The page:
4023.0 Implementing Healthy Homes: Evaluating results and measuring success across the lifespan

Tuesday, October 30, 2012: 8:30 AM - 10:00 AM
Oral
Purpose: A successful Healthy homes program relies on the responsibility and dedication of owners, property managers, maintenance staff and tenants in eliminating housing-related hazards. In addition to physical renovations, interventions must include educational efforts to modify behavior of the occupants and empower them to take control of their environmental surroundings, their overall health and safety. Relevance: A well designed healthy homes program is characterized by its ability to demonstrate positive intervention results, self-managed healthier lifestyles and cost effective methodologies to show the measurable and intangible benefits of program activities.. Importance: In the last decade, some U.S States have began to reimburse the costs of environmental investigations and home visits to the homes of children with elevated blood levels of lead in their bodies. Also, reimbursement for visiting home programs is being considered by hospitals and health insurance companies based on the overwhelming data that has been collected by local health departments to show that focusing on a multi-faceted healthy homes approach to eliminating housing hazards has lowered medical costs of hospitalization for health and unintentional injuries around the home. Healthy home record-keeping should have a good combination of process and outcome evaluations. It is important to monitor how decisions about program costs will be tracked, assuring the quality of intervention data is thorough, and consistency in measuring success. The evaluation findings must be used to enhance the programís effectiveness and ensure maximizing of existing resources. Bridging the Gap: Collecting qualitative and quantitative data and evaluating outcome measures is fundamental in convincing community about the housing health and safety hazards that can be prevented and/eliminated by embracing good housekeeping practices. The extent to which the housing interventions have impacted a community and its residents is the ultimate determinant of the success of the program and it is crucial that the reliable data be made available to the community to maintain the programís sustainability.
Session Objectives: 1. Demonstrate a pre-/post-intervention design using the results of the visual assessments and participant surveys to measure the effects of education and interventions to reflect changes to living conditions, attitudes and behaviors before and after intervention. 2. Describe how collaborative partnerships are an effective means of leveraging resources, building and strengthening organizational capacity, integrating and coordinating them with other health and housing programs and services such as code enforcement to increase program effectiveness. 3. Formulate cost-benefit analyses to assess the success of interventional strategies in controlling housing triggers such as managing asthma and improving the quality of life and discuss why part of the healthy homes programming costs should be covered by Medicaid.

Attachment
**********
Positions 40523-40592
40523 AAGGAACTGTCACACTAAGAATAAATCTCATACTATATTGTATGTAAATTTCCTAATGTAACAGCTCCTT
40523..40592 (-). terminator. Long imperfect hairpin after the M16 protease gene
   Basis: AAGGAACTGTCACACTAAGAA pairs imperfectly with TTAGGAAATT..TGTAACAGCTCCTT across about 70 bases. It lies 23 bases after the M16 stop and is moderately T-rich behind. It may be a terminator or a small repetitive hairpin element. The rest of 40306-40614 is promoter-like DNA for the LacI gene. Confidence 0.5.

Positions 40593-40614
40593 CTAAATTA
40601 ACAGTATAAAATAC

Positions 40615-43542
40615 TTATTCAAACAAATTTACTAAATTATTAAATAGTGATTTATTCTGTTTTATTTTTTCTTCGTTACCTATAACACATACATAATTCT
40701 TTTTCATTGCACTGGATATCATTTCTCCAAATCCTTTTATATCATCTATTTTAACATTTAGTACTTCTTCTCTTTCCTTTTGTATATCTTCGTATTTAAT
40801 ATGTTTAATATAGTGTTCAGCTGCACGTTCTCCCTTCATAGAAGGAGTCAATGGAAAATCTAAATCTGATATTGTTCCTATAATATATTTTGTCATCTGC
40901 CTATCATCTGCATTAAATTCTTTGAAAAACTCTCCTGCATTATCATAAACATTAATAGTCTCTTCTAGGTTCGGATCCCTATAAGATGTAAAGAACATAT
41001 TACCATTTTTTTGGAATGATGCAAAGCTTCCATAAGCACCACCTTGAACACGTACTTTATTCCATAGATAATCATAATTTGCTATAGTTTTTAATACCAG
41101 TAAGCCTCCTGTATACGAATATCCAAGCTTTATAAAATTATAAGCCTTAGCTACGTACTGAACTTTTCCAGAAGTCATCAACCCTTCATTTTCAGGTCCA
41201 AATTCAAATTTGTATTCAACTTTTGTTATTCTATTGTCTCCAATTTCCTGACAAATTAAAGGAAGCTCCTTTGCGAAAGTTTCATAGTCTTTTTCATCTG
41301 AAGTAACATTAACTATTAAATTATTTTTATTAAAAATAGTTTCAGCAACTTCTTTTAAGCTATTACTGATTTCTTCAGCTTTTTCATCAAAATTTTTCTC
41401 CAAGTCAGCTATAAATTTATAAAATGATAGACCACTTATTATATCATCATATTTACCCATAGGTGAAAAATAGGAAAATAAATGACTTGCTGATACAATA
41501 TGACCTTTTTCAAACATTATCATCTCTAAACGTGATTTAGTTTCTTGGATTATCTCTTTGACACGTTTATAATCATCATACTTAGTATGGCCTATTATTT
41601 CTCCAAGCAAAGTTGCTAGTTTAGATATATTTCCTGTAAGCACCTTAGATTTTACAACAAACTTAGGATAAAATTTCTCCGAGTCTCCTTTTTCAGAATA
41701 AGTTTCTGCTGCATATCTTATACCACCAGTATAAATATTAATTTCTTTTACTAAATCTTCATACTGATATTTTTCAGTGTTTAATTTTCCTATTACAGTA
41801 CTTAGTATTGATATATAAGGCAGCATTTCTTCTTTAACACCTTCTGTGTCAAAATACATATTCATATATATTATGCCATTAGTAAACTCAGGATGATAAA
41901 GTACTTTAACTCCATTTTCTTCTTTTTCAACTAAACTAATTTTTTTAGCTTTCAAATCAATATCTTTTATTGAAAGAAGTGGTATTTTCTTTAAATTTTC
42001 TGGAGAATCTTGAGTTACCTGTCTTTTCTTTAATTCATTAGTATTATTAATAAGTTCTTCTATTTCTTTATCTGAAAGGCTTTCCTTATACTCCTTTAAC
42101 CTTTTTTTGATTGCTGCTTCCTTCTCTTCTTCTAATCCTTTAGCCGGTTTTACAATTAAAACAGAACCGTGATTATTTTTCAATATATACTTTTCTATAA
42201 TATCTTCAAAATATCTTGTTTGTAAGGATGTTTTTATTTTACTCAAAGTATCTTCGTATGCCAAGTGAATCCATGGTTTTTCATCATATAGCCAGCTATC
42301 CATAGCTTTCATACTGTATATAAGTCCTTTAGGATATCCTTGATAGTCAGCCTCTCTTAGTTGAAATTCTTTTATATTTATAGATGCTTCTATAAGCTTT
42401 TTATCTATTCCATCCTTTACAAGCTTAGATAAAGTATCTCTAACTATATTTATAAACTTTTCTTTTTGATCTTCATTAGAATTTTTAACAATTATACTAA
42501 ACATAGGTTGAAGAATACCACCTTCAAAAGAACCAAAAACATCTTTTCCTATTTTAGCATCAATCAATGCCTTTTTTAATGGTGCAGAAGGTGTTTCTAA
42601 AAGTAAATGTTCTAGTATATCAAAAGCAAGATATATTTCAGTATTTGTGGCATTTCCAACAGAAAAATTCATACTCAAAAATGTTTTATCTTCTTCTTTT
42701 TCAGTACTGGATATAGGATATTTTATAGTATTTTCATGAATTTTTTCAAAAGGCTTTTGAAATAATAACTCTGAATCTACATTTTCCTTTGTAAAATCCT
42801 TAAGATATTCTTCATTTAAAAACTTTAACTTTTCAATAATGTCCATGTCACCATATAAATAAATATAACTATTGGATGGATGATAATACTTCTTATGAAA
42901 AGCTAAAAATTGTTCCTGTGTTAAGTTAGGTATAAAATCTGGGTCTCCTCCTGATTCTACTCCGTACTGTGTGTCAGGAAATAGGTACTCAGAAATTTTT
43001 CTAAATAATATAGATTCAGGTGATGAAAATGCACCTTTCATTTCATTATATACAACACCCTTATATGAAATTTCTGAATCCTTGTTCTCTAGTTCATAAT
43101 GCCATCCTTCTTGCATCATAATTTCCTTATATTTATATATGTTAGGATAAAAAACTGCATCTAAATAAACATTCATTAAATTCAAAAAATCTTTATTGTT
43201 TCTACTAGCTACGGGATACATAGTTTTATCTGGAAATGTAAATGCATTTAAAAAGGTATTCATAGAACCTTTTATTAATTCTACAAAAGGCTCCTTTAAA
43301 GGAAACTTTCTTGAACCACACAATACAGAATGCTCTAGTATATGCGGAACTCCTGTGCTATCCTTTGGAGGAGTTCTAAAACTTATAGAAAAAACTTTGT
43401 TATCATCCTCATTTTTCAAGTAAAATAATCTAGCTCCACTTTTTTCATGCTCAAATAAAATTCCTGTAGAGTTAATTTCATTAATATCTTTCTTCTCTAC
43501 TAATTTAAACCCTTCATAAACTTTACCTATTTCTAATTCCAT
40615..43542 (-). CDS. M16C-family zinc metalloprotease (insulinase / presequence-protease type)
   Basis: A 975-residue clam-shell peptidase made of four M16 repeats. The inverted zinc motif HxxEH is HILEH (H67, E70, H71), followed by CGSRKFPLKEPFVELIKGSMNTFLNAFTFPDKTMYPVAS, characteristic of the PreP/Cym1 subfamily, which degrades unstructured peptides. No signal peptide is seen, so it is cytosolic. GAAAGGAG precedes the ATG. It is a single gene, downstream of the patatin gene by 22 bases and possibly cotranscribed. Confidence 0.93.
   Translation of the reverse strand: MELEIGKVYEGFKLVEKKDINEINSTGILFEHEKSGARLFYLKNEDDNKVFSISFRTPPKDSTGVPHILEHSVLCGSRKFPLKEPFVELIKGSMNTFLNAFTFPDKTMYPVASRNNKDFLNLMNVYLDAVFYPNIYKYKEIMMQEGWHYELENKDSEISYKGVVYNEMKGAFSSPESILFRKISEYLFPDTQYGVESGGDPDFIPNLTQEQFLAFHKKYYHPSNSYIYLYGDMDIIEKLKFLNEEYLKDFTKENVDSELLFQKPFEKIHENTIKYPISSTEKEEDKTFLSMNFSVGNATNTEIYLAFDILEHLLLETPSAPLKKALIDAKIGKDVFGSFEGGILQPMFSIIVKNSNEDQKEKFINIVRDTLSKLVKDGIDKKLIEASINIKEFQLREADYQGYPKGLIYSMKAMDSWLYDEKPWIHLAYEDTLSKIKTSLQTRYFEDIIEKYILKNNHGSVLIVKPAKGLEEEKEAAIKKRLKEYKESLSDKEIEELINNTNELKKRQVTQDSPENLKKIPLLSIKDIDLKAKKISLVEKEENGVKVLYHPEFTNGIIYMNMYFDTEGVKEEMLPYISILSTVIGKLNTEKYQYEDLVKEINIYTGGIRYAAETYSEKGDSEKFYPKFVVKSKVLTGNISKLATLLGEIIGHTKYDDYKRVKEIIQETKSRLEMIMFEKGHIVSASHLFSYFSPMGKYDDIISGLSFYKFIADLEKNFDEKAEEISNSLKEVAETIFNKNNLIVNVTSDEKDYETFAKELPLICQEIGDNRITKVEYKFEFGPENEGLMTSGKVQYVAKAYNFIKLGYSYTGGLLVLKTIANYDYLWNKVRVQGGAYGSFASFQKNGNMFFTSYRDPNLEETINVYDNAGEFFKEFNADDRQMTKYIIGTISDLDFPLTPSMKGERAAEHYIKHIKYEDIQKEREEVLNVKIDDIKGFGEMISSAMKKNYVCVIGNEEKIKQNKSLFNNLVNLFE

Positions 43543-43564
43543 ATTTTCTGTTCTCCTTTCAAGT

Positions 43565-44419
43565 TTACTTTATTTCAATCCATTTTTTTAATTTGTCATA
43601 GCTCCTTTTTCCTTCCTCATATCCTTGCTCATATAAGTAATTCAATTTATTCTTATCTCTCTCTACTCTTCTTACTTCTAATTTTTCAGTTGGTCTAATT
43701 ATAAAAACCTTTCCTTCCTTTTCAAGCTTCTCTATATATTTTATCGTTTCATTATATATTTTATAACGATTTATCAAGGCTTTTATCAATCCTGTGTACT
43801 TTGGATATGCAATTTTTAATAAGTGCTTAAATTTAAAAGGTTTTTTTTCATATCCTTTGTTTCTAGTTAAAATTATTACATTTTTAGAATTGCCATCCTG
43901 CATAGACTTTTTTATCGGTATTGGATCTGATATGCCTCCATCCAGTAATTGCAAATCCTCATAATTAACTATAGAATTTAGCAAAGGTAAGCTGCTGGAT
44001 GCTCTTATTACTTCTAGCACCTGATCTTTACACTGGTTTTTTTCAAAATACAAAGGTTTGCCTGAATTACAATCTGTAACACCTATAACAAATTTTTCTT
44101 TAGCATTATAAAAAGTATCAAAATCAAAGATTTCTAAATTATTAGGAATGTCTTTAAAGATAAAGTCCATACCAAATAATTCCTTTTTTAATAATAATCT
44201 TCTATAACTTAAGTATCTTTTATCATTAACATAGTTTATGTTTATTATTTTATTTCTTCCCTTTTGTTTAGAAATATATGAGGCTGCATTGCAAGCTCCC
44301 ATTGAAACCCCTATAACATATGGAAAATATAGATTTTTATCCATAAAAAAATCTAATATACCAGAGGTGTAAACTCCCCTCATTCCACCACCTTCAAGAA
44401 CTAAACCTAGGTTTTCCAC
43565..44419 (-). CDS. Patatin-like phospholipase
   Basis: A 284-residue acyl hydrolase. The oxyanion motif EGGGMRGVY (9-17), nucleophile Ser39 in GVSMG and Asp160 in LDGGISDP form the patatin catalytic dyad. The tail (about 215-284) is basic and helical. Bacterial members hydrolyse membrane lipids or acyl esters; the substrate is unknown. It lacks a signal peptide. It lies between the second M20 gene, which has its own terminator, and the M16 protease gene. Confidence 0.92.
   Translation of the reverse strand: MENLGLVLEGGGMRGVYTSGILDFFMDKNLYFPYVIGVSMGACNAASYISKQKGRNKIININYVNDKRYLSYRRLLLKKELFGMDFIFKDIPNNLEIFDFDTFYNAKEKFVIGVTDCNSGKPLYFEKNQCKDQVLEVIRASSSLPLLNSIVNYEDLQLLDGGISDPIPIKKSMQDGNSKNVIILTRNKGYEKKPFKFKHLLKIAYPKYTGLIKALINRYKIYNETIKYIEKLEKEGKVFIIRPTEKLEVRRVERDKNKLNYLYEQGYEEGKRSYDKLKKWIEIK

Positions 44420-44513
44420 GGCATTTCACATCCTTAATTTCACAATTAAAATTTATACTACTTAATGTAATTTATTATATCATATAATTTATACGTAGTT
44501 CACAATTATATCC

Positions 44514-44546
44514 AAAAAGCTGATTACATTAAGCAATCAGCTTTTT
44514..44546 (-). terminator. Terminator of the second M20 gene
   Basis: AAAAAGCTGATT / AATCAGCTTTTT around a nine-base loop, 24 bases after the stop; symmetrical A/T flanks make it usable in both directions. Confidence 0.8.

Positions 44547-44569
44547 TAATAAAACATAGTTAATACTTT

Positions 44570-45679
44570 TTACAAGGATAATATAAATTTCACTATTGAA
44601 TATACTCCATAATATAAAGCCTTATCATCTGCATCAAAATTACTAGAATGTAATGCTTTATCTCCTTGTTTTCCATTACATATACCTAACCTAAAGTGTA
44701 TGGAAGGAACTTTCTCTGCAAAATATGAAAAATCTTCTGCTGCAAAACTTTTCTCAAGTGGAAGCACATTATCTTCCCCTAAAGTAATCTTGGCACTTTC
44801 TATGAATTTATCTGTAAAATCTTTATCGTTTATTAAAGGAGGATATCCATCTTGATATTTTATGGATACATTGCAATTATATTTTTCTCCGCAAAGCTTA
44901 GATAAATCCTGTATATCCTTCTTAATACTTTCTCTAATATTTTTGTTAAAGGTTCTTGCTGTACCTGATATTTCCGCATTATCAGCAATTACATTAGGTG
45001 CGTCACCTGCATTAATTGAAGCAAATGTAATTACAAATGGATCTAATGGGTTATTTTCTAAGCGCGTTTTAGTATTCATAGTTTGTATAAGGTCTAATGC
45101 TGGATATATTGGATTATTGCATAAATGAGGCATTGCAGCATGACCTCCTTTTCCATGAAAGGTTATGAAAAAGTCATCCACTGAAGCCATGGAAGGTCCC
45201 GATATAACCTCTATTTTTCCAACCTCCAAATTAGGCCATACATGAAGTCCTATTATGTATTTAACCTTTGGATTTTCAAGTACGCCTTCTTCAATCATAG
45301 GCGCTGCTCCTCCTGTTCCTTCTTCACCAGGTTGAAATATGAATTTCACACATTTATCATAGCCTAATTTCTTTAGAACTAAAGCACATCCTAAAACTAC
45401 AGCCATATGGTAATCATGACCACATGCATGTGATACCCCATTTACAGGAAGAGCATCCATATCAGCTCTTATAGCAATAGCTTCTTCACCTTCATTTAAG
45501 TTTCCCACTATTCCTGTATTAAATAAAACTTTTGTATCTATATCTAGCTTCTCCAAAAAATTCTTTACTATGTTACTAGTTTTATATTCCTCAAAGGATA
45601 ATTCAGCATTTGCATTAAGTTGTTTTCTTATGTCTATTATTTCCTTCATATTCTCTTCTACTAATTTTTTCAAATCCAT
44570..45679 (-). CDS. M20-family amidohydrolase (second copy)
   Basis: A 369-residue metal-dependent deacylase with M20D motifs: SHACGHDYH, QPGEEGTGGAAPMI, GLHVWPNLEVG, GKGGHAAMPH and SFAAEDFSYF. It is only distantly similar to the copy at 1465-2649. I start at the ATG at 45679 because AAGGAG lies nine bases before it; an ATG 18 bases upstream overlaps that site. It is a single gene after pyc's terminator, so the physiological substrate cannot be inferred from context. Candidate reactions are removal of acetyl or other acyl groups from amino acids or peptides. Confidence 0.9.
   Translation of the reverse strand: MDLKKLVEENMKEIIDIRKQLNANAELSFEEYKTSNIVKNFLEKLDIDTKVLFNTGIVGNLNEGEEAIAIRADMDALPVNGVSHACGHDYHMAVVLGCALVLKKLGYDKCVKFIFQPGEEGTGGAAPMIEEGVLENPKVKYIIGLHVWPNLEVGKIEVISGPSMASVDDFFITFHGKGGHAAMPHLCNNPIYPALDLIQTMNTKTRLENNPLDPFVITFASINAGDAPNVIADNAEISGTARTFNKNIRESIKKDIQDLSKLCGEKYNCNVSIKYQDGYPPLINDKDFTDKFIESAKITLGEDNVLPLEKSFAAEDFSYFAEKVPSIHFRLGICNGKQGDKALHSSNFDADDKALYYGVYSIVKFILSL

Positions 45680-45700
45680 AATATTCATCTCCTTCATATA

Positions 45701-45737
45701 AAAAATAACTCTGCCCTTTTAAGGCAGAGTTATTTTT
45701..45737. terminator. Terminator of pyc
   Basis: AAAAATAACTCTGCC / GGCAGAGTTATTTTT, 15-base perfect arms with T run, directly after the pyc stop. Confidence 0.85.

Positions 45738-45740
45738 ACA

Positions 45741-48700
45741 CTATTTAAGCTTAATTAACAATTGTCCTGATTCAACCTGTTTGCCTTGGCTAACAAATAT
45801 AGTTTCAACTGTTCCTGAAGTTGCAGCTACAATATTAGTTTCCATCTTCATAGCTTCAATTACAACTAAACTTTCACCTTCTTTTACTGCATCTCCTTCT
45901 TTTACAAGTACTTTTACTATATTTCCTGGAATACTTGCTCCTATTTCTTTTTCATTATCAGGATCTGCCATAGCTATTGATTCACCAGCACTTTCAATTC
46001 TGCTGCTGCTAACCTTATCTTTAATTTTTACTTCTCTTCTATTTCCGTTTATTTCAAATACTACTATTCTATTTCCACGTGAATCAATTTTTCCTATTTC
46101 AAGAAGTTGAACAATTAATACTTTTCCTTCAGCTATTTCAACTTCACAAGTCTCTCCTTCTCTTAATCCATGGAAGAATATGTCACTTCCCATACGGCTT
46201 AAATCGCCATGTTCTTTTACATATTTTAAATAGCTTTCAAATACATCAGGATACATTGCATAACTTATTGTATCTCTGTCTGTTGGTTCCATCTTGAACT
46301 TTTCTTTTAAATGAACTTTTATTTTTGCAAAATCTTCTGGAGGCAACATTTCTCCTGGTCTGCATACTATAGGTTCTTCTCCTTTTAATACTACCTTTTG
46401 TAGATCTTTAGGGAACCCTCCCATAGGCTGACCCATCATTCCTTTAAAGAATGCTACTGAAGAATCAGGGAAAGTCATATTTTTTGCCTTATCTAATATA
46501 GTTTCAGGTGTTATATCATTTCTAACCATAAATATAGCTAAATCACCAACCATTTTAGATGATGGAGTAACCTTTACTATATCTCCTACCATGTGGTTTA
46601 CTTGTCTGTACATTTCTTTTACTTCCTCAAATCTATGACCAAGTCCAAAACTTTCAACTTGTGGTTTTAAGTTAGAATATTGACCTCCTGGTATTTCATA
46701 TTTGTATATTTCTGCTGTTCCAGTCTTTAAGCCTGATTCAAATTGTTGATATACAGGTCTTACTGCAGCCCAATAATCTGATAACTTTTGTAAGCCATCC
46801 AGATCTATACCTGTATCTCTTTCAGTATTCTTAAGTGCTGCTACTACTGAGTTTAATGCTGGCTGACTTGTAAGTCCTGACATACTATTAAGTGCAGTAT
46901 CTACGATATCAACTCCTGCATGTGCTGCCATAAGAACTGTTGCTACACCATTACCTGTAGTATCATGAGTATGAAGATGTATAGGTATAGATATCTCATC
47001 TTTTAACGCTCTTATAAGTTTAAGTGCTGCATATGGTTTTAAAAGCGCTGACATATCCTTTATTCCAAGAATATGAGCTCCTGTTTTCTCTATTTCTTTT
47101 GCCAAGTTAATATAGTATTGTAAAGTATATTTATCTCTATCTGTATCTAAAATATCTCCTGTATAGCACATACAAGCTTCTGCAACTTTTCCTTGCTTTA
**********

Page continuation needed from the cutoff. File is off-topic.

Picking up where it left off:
Organizer:
Moderator:

8:30am
Reducing asthma disparities Ė Baltimore's successful replication effort
Pat McLaine, RN, MPH, DrPH, Kate Scott, RN, MPH and Madeleine Shea, PhD
8:50am
LEED-certified housing: Impact on respiratory health
Sadie Sanchez, MD, Erin Steenburgh Thanik, MD, Laura Rothenberg, MS, Alexander Rialdi, Kevin Chatham-Stephens, MD, Mary Foley, EdD and Elizabeth J. Garland, MD, MS
9:10am
Healthy homes, healthy seniors: Baseline results
Robyn R.M. Gershon, DrPH, Tara P. McAlexander, MPH (May 2012), Lourdes J. HernŠndez-Cordero, DrPH, Lela Chu, BA, Mable Chan, MS, Sunoz Soroosh, MPH and Matthew Perzanowski, PhD
9:30am
Targeting home as a 'first level' safe environment across the lifespan with the implementation of low-cost injury prevention for "healthy homes"
Juanita Ebert Brand, RN, EdD, MSN, Jason L. Ravenscroft, MPH, Millicent Fleming-Moran, PhD, Virginia A. Caine, MD and Jo Rhodes, BS

See individual abstracts for presenting author's disclosure statement and author's information.

Organized by: Environment
Endorsed by: Occupational Health and Safety

CE Credits: Medical (CME), Health Education (CHES), Nursing (CNE), Public Health (CPH) , Masters Certified Health Education Specialist (MCHES)

See more of: Environment